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Friday, November 30, 2012

She Breaks the Dawn

she breaks the dawn
for me--

Monday, November 26, 2012

Pamaeaye in Aklan and its Role in Value Formation

Pamaeaye in Aklan and its Role in Value Formation
Melchor F. Cichon
Revised Nov 25, 2012

When it comes to love affairs, today’s teenagers and young adults no longer consult their parents. To them asking permission from their parents as to whom they should marry is old fashion. Many a time, young people would just inform their parents after they have gotten married , or when they already have a child. This shows that our young people want more freedom up to the point that their sense of values are changed.
Against this background, we would like to look into an old Filipino tradition which have been taken for granted. This tradition which is called pamaeaye in Aklan, pamalaye in Iloilo, mamaye in Cebu, pamanhikan in Tagalog, bulung-bulungan in Batangas, is a formal way of seeking the hand of the girl from her parents.
The objectives of this paper are to discuss the old tradition of courting a girl in Aklan, to point out how pamaeaye is done and its role in value formation.
Let us first look into the ways our gentlemen in Aklan court girls until they decide to get married.
Since marriage is a lifetime commitment and a serious matter, selecting a partner should be considered very carefully. Every pros and cons about one’s sweetheart should be evaluated with utmost care because it can bring happiness or sorrow not only to the wife but to the whole family as well. This is the main reason why parents, particularly the mother, meddle in selecting the right partner for their children.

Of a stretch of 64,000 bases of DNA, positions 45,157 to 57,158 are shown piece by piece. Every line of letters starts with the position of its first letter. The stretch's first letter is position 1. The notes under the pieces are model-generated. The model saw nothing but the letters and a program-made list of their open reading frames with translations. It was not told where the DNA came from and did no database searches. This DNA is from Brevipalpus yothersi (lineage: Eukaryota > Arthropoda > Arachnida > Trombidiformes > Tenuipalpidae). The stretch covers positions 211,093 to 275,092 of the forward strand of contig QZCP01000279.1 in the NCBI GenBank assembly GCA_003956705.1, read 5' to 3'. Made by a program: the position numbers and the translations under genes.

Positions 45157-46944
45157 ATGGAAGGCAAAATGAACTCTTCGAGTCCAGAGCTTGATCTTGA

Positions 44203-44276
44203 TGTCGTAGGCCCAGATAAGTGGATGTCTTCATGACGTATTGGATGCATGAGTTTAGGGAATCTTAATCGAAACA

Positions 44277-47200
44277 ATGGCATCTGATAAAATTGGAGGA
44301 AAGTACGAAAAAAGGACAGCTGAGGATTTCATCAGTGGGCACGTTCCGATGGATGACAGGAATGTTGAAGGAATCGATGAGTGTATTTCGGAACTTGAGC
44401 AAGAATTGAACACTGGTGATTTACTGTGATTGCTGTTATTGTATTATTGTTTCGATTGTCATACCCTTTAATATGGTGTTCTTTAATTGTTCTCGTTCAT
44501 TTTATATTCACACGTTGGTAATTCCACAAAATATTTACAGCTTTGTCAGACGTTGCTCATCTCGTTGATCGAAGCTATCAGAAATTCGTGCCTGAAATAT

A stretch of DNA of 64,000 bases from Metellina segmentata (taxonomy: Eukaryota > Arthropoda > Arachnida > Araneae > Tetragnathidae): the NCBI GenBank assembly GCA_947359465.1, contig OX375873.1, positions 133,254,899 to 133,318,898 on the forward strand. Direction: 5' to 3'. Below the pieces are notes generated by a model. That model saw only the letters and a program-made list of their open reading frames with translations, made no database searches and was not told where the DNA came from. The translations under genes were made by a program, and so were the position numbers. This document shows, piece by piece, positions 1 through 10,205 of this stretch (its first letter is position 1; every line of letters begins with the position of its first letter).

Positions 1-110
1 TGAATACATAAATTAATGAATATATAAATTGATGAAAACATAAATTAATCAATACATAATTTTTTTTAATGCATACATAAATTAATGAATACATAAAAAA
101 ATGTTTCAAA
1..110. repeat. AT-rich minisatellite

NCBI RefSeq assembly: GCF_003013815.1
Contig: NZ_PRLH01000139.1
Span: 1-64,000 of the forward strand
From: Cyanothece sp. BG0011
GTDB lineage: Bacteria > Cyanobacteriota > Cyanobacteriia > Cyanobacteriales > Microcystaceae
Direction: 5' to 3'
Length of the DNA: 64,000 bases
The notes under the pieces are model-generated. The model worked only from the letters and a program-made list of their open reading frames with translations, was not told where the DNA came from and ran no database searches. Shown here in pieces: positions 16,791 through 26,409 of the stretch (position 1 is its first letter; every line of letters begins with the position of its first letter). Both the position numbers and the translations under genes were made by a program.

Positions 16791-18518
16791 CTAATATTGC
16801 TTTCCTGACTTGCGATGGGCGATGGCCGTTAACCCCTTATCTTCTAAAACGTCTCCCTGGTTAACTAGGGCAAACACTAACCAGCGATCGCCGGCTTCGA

What are the qualities preferred by parents for their daughter? Based on the interview conducted by this writer with some parents in Sta. Cruz, Lezo, Aklan on August 22-23, 1992, the right man should be educated, respectful, helpful, industrious, faithful, has a stable job enough to support a family, and if possible, handsome. He should not be too old for their daughter. His religious faith should be the same with that of the girl, otherwise many troubles will come between the husband and the wife. On the other hand, the right girls for a son should be respectful, knows how to cook, not lazy, owat mantsa or not a disgrasyada, not a flirt, not necessarily a beauty queen, but  must be charming. Her economic status should not be higher than that of the boy. It is sometimes the economic factor that encourages parents of rich families to force their daughters to marry their cousins to preserve their wealth. It is also sometimes the cause of many quarrels among husbands and wives when the girl is richer than the boy.
Ways to court a girl.